The International Air Transport Association (IATA) released data for July 2023 global air cargo markets, showing African airlines had the strongest performance in July, with a 2.9 percent increase in cargo volumes compared to July 2022.
Notably, Africa–Asia routes experienced significant cargo demand growth (10.3 percent). Capacity was 11.0 percent above July 2022 levels.
This shows a continuing trend of recovering growth rates since February.
July air cargo demand globally was tracking just 0.8 percent below the previous year’s levels. Although demand is now basically flat compared to 2022, this is an improvement on recent months’ performance that is particularly significant given declines in global trade volumes and rising concerns over China’s economy.
Global demand, measured in cargo tonne-kilometers (CTKs*), tracked at 0.8 percent below July 2022 levels (-0.4 percent for international operations). This was a significant improvement over the previous month’s performance (-3.4 percent).
Capacity, measured in available cargo tonne-kilometers (ACTKs), was up 11.2 percent compared to July 2022 (eight percent for international operations). The strong uptick in ACTKs reflects the growth in belly capacity (29.3 percent year-on-year) due to the summer season.
Several factors in the operating environment should be noted: In July, both the manufacturing output Purchasing Managers Index or PMI (49.0) and new export orders PMI (46.4) were below the critical threshold represented by the 50 mark, indicating a decline in global manufacturing production and exports.
Global cross-border trade contracted for the third month in a row in June, decreasing 2.5 percent year-over-year, reflecting the cooling demand environment and challenging macroeconomic conditions.
The difference between the annual growth rates of air cargo and the global goods trade narrowed to -0.8 percentage points in June. While air cargo growth is still lagging world trade, the gap is the narrowest since January 2022.
In July, the global supplier delivery time PMI was 51.9, signaling fewer supply chain delays. All major economies, except China, had PMIs above 50. The U.S., Europe, and Japan recorded PMIs of 54.2, 57.7, and 50.4, respectively.
Inflation saw a mixed picture in July, with the increase in US consumer prices picking up pace for the first time in 13 months. Meanwhile, in China, both consumer and producer prices fell, pointing to a possible deflationary economy.
“Compared to July 2022, demand for air cargo was basically flat. Considering we were 3.4 percent below 2022 levels in June, that’s a significant improvement. And it continues a trend of strengthening demand that began in February.
How this trend will evolve in the coming months will be something to watch carefully. Many fundamental drivers of air cargo demand, such as trade volumes and export orders, remain weak or are deteriorating. And there are growing concerns over how China’s economy is developing. At the same time, we are seeing shorter delivery times, which is normally a sign of increasing economic activity. Amid these mixed signals, strengthening demand gives us good reason to be cautiously optimistic,” Willie Walsh, IATA’s Director General said.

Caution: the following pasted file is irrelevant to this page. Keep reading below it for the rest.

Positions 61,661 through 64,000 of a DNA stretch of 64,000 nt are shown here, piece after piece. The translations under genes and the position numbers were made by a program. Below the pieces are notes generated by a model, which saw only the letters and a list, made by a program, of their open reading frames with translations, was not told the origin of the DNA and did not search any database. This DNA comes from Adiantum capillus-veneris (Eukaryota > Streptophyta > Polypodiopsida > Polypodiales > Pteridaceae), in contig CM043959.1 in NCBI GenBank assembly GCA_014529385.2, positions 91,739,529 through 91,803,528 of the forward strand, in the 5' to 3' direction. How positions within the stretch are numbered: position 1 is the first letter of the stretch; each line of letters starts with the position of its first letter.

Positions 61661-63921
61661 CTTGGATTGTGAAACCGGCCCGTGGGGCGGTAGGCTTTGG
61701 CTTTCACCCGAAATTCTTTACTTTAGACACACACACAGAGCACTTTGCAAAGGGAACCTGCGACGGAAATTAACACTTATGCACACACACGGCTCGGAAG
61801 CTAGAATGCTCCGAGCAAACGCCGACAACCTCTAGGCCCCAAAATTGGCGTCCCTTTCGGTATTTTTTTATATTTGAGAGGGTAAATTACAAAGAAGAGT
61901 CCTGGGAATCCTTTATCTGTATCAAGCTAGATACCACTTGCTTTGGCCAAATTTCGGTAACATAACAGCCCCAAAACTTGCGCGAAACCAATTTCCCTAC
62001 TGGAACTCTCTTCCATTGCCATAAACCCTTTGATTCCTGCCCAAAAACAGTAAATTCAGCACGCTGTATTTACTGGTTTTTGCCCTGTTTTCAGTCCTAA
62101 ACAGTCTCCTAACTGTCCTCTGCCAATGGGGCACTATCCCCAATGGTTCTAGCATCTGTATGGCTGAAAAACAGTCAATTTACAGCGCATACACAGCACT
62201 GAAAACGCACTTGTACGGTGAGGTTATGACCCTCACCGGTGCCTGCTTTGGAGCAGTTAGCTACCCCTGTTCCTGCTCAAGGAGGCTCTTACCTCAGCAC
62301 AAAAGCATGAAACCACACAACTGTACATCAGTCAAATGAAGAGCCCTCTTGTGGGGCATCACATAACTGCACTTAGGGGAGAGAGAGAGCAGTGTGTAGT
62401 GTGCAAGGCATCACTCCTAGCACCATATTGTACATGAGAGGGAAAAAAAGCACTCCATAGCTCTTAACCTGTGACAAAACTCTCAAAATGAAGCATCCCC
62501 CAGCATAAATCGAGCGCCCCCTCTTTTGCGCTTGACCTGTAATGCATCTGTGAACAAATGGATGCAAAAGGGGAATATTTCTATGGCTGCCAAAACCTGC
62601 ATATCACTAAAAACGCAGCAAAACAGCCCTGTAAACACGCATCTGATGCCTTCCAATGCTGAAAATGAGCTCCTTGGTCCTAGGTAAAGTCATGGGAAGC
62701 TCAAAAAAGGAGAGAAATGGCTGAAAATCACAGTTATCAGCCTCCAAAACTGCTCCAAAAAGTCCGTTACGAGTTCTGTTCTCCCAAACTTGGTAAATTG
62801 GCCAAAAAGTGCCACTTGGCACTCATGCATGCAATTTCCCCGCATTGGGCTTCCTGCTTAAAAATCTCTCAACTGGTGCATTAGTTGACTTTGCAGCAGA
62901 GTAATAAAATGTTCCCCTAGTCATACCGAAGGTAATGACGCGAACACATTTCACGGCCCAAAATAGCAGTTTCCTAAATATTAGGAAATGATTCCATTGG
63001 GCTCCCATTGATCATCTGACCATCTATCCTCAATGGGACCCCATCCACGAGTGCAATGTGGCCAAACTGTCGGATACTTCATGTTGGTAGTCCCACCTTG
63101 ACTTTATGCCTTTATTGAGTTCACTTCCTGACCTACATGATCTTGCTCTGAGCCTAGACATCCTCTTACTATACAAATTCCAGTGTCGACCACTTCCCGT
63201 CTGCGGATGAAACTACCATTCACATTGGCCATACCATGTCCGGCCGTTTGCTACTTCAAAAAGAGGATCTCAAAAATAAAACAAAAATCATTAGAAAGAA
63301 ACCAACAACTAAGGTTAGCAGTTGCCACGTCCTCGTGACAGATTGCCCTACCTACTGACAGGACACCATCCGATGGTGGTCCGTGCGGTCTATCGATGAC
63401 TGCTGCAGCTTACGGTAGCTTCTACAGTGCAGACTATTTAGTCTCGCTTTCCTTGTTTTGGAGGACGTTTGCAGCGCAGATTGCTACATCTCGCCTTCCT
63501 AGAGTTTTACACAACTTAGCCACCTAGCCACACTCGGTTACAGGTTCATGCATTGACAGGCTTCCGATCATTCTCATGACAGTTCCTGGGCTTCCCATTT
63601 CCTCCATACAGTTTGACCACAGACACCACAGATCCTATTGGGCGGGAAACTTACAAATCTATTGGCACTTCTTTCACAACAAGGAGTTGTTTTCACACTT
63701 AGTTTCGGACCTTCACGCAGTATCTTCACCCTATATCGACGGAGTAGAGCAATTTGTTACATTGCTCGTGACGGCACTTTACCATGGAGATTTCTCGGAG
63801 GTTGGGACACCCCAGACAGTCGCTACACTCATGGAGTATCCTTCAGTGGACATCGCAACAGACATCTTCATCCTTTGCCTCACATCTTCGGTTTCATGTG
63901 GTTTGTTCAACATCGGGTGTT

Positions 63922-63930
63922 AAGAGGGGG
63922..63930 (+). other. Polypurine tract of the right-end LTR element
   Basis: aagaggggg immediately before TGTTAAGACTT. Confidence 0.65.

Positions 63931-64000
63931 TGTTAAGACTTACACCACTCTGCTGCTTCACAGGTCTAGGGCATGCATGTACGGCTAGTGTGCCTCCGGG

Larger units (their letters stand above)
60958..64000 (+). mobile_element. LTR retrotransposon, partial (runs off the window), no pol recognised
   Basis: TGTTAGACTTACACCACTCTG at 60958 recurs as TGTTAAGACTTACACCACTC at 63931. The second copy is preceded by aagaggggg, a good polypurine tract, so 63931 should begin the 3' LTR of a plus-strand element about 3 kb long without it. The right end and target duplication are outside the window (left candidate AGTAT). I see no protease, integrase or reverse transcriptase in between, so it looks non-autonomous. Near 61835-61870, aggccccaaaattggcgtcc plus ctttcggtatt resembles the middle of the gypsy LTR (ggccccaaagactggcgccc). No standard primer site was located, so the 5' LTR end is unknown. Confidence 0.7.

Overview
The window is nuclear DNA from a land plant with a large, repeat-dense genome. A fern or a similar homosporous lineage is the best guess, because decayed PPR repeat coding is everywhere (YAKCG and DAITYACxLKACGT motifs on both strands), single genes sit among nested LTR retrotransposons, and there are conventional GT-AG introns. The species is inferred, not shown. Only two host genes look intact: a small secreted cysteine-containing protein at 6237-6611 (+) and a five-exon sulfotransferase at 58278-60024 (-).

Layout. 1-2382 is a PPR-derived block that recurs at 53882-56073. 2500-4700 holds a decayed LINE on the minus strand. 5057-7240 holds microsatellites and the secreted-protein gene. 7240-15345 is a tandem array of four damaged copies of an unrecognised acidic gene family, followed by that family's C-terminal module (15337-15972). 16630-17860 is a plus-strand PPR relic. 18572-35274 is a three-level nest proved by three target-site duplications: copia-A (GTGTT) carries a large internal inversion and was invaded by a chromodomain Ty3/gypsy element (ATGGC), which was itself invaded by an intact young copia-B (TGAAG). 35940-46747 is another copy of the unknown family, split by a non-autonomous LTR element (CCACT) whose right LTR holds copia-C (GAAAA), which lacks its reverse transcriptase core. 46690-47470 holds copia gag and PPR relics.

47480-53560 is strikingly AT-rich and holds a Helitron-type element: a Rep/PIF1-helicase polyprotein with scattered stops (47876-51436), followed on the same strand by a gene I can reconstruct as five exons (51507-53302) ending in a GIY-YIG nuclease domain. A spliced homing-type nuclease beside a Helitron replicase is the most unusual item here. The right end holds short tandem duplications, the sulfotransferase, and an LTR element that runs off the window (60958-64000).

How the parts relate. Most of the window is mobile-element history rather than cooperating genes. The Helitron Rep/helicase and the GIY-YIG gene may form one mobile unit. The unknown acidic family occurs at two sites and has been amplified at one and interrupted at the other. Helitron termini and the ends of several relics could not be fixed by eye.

Asia-Pacific airlines saw their air cargo volumes increase by 2.7 percent in July 2023 compared to the same month in 2022. This was a significant improvement in performance compared to June (-3.3 percent). Carriers in the region benefited from growth on three major trade lanes: Europe-Asia (3.2 percent year-on-year growth), Middle East-Asia (up from 1.8 percent in June to 6.6 percent in July), and Africa-Asia (returning to double-digit growth of 10.3 percent year-on-year from -4.8 percent in June).
Additionally, the within-Asia trade lane also performed considerably better in July, with an annual decline of international CTKs at 7.5 percent compared with the double-digit decreases observed since September 2022. Available capacity in the region increased by 26.0 percent compared to July 2022 as more belly capacity came online from the passenger side of the business.
North American carriers posted the weakest performance of all regions, with a 5.2 percent decrease in cargo volumes in July 2023 compared to the same month in 2022, marking the fifth consecutive month in which the region had the weakest performance. It was, however, a slight improvement compared to June (-5.9 percent).
The transatlantic route between North America and Europe saw traffic declining by 4.3 percent in July, 1.2 percentage points worse than the previous month. Capacity increased 0.5 percent compared to July 2022.
European carriers saw their air cargo volumes decline by 1.5 percent in July compared to the same month in 2022. This was, however, an improvement in performance versus June (-3.2 percent). Volumes were affected due to the aforementioned Europe–North America performance and contractions in the Middle East-Europe (-1.2 percent) and the within-Europe (-5.1 percent) markets. Capacity increased 5.3 percent in July 2023 compared to July 2022.
Middle Eastern carriers experienced a 1.5 percent year-on-year increase in cargo volumes in July 2023. This was also an improvement to the previous month’s performance (0.6 percent). The demand on Middle East–Asia routes has been trending upward in the past two months. Capacity increased 17.1 percent compared to July 2022.
Latin American carriers posted a 0.4 percent increase in cargo volumes compared to July 2022. This was a drop in performance compared to the previous month (2.2 percent). Capacity in July was up 10.0 percent compared to the same month in 2022.